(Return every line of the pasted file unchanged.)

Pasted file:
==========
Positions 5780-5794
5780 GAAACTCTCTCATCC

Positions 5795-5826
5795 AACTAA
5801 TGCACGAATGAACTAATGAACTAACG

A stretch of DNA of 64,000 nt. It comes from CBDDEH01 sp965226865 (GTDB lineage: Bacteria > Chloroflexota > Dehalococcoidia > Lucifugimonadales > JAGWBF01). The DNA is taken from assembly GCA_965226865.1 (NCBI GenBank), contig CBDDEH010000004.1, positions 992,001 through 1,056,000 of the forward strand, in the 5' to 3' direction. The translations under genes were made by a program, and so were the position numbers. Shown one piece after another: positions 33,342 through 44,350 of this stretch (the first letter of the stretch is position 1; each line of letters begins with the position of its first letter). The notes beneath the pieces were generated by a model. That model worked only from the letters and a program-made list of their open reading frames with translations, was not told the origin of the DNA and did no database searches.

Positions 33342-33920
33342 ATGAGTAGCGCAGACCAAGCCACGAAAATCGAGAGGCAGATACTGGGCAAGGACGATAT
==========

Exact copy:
Positions 5780-5794
5780 GAAACTCTCTCATCC

Positions 5795-5826
5795 AACTAA
5801 TGCACGAATGAACTAATGAACTAACG

A stretch of DNA of 64,000 nt. It comes from CBDDEH01 sp965226865 (GTDB lineage: Bacteria > Chloroflexota > Dehalococcoidia > Lucifugimonadales > JAGWBF01). The DNA is taken from assembly GCA_965226865.1 (NCBI GenBank), contig CBDDEH010000004.1, positions 992,001 through 1,056,000 of the forward strand, in the 5' to 3' direction. The translations under genes were made by a program, and so were the position numbers. Shown one piece after another: positions 33,342 through 44,350 of this stretch (the first letter of the stretch is position 1; each line of letters begins with the position of its first letter). The notes beneath the pieces were generated by a model. That model worked only from the letters and a program-made list of their open reading frames with translations, was not told the origin of the DNA and did no database searches.

Positions 33342-33920
33342 ATGAGTAGCGCAGACCAAGCCACGAAAATCGAGAGGCAGATACTGGGCAAGGACGATAT